The rise and fall of kings continued over the next twenty five years with Royal families of Connacht, Leinster and Munster each capturing and holding Dublin for a time as part of their drive towards the High Kingship.



The rise of the Meic Torcaill


After almost a century, a descendant of Scandinavia did return to the top office in the city. In 1142, a group of slave-trading adventurers from the Western Isles under Óttar Mac Óttar and Ragnall Mac Torcaill were invited to take control of Dublin. Ragnall was subsequently killed in battle in Meath and Óttar did not last much longer. In 1148 he was murdered during a coup headed by Ragnall’s kinsmen, Brodar and Ascall Mac Torcaill. The ascent of Brodar and Ascall to rule in Dublin happened at a time when the Kings of Tyrone, Connacht and Munster all vied for the High Kingship. In 1154, Muircheartach Mac Lochlainn (Murtagh McLaughlin), the King of Tyrone, marched on the city and forced Brodar and Ascall to submit to his overlordship. It was this act which rubber-stamped Muircheartach as High King of Ireland albeit with opposition from the Kings of Connacht and Munster.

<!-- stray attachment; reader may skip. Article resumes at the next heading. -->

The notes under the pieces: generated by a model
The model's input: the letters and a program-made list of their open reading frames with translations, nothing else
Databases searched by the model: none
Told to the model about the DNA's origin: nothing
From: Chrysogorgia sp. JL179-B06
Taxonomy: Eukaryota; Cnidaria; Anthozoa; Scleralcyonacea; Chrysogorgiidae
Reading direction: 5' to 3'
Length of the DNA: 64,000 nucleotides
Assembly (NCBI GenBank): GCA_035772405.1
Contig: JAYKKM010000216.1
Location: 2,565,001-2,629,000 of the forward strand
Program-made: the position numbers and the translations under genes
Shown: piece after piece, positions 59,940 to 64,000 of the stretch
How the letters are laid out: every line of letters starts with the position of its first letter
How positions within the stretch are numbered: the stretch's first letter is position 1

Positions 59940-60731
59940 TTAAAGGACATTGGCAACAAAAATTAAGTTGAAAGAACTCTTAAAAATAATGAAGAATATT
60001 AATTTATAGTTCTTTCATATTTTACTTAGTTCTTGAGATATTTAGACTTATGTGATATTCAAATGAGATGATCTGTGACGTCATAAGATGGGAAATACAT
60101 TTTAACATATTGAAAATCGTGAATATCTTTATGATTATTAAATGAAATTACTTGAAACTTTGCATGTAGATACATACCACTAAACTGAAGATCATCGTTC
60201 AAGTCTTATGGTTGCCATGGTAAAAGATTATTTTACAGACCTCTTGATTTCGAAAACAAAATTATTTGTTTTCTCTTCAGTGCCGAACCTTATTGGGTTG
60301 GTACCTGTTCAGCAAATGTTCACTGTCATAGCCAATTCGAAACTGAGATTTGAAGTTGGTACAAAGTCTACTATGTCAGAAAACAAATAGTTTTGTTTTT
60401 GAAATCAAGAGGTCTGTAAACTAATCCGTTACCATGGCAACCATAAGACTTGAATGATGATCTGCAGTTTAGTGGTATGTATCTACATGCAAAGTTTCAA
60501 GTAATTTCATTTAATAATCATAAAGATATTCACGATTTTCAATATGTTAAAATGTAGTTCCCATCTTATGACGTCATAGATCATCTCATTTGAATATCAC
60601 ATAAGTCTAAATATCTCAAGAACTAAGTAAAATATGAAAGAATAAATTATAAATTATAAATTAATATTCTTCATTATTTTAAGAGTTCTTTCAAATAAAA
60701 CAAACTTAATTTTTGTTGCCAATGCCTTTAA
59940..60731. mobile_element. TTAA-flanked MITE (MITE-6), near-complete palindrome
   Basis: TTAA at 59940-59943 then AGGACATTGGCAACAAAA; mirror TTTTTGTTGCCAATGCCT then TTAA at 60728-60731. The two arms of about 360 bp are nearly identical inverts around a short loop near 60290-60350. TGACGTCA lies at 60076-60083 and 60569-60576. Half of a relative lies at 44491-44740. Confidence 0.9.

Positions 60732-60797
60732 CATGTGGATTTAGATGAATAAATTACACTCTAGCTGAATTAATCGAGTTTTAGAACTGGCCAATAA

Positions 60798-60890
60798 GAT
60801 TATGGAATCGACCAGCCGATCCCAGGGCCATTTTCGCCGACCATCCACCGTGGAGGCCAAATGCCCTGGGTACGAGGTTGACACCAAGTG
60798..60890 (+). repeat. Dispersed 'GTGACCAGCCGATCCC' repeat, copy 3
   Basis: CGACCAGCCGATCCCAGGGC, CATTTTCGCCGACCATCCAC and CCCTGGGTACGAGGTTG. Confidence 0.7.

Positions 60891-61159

Because his own lands were far to the north, Muircheartach handed control of Dublin to his most trusted ally, the King of Leinster, Diarmait Mac Murchada, whose father, as you will remember, had been buried with a dog in 1115. It seems that the surviving Meic Torcaill leader, Ascall, remained an important man under Diarmait’s kingship and may have co-operated with, or submitted to Diarmait’s rule. The suffocating state of affairs may have been intolerable to the merchantmen of the city, however, and, at some stage during this period, they attempted to install Godred Olafsson, the grandson of Godred Crovan, as king. For unknown reasons the King of the Isles failed in this attempt.

Ascall Mac Torcaill, meanwhile, was playing a longer game. On the surface he continued his alliance with High King Muircheartach, taking part in several campaigns on Diarmait Mac Murchada’s behalf in Wales and Scotland, but there is little doubt that he was awaiting an opportune moment to break free and re-establish Dublin’s independence. That moment came in 1166.